Monotonous, Repetitive Failures – We Need To Change The Way We Protest In 21st Century Britain

In 2011, during my second year of university, Time Magazine chose The Protester as their Person of the Year.

On the one hand this is a great cause for celebration as the millions of individuals committed to the struggle were, in some way, rewarded for their actions. The hours of work, the days of organisation, the minor victories; whatever it was, their efforts were now recognised, and praised, on a global stage.

One of the reasons given by Kurt Anderson of Time Magazine for choosing their Person of the Year as The Protester, was because protest had once again become “fashionable”. (So long as it was being conducted in the MENA region and toppling dictators).

But this representation of “the protester” did not sit well with me. No protester wants to be on the cover of Time Magazine, and if they do it would be for the wrong reasons.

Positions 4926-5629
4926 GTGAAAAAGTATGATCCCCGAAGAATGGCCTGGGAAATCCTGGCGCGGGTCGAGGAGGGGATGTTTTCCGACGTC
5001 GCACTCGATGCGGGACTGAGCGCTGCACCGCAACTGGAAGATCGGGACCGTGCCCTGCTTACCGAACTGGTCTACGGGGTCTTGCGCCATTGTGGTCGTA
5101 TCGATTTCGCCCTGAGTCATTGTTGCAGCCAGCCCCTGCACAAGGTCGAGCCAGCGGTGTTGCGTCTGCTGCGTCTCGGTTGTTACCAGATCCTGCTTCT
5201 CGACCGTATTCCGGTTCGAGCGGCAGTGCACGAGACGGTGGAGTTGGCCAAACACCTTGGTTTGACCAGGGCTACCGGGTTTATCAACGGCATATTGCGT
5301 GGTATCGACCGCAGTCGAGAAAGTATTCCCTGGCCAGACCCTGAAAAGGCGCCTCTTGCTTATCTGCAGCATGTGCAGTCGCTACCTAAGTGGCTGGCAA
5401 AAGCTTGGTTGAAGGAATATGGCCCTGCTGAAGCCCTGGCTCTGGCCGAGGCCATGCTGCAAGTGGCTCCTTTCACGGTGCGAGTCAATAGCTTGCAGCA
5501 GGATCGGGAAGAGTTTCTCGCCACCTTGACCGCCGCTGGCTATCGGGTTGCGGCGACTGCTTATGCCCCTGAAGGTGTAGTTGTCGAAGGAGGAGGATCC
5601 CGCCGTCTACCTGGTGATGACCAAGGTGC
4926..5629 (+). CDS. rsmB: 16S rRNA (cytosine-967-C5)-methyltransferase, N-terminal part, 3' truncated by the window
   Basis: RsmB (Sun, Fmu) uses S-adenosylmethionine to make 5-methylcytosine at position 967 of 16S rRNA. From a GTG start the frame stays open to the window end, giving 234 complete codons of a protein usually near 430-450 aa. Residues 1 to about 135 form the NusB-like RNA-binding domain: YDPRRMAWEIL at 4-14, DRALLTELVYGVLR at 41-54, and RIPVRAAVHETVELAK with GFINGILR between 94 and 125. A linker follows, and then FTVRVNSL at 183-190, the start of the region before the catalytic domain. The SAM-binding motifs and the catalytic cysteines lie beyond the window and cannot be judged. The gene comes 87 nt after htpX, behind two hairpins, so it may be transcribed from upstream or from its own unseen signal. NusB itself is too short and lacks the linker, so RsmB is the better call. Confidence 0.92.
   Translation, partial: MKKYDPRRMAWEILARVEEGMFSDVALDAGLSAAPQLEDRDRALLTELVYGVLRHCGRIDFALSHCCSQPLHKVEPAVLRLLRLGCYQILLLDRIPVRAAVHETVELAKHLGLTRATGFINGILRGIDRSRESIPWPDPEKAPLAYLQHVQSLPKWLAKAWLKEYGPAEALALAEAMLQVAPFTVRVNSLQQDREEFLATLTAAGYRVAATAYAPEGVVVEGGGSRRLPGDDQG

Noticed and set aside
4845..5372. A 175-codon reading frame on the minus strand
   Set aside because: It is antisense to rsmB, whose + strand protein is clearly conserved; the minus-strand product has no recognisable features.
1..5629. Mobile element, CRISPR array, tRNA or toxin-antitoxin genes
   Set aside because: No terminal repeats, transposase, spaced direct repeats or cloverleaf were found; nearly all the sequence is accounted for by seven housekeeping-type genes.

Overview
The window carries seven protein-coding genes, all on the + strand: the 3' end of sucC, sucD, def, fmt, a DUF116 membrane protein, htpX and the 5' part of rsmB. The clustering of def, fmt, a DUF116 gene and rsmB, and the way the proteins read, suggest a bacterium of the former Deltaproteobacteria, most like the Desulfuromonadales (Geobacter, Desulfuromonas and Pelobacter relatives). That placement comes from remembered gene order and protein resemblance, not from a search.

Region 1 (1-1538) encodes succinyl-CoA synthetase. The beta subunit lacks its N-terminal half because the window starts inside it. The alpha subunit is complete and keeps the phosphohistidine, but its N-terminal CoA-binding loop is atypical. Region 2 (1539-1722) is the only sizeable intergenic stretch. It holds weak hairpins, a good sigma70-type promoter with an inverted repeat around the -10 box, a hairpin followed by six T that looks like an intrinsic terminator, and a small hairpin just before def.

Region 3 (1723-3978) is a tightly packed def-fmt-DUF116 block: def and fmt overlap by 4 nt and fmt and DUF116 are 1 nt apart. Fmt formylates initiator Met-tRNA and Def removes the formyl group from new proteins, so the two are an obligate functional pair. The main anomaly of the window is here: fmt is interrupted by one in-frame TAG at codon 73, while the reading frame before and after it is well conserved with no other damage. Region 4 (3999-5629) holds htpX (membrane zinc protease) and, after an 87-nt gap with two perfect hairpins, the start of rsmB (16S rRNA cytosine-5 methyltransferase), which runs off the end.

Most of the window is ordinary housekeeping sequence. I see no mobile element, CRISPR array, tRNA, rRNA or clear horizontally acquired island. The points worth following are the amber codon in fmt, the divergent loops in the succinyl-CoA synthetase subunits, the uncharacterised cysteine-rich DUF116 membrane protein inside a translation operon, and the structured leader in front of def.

The glorification of the protester and the activist, or at least the romanticisation of their image – something we see on an almost daily basis with female Kurdish fighters – has gone hand in hand with the protester’s loss of control and their assimilation by the media and the state.

In much the same way cowboys’ image were diluted, sold to us as nothing but heroes in white hats who saved helpless women from savages, the protester – or at least the ones the media praises – is seen as respectful, law-abiding, and peaceful.

The protesters we are shown and told to emulate are the ones who tow the line. They give interviews to the media, providing soundbites and slogans, they obey the law when conducting their protests and actions, and their demands are small piecemeal reforms. The latter a point made repeatedly by Nick Srnicek and Alex Williams in their book Inventing the Future.

This pacification of the protest movement has been conducted alongside the demonization of individual protesters who don’t follow the unwritten rules.

On the one hand the protest movement gets diluted and mainstreamed, making it easier to control, whilst on the other, those who remain true to their activism and see protesting as something more than just holding a banner whilst walking down the street begin to stand out from the crowd. These people are then attacked and criticised by the state and media, alienating them from both the public and their comrades in the movement.